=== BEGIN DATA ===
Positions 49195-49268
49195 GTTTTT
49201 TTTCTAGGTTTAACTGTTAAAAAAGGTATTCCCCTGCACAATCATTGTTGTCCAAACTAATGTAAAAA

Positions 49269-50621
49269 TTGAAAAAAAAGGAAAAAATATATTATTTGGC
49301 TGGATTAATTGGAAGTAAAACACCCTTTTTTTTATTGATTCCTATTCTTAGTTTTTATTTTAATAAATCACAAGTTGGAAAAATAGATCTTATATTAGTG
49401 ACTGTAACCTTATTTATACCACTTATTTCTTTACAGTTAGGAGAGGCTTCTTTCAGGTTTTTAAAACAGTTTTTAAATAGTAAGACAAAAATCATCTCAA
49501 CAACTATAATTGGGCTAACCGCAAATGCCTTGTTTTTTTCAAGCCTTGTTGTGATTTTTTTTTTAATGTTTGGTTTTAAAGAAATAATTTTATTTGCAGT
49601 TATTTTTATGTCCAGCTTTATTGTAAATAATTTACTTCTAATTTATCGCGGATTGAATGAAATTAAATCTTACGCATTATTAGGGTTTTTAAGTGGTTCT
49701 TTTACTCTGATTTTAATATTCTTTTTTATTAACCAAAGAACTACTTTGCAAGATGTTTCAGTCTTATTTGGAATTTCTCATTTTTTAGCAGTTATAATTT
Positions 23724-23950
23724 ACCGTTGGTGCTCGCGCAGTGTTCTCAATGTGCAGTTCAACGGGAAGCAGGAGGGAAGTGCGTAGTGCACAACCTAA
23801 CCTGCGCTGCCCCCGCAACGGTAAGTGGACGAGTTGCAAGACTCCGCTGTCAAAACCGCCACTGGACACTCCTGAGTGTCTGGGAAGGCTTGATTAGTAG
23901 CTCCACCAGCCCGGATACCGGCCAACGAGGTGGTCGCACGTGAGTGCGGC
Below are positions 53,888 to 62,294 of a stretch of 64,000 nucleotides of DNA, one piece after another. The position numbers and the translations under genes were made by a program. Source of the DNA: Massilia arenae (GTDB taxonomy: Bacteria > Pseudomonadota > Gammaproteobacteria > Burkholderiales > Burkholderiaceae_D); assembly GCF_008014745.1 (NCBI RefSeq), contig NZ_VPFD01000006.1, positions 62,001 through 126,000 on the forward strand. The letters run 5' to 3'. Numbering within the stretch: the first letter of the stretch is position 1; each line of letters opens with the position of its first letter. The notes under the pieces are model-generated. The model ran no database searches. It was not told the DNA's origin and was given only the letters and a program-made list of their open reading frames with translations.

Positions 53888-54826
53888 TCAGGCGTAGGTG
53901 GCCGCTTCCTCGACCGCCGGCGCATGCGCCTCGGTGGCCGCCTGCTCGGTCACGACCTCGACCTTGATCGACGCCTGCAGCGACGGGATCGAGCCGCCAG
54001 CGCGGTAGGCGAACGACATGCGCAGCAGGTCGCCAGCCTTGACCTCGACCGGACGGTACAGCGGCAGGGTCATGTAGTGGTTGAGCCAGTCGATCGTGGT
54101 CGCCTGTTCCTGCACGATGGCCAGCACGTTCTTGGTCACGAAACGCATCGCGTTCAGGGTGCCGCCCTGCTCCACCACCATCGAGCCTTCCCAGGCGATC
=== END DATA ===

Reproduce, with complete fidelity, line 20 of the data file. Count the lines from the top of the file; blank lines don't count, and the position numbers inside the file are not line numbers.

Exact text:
54101 CGCCTGTTCCTGCACGATGGCCAGCACGTTCTTGGTCACGAAACGCATCGCGTTCAGGGTGCCGCCCTGCTCCACCACCATCGAGCCTTCCCAGGCGATC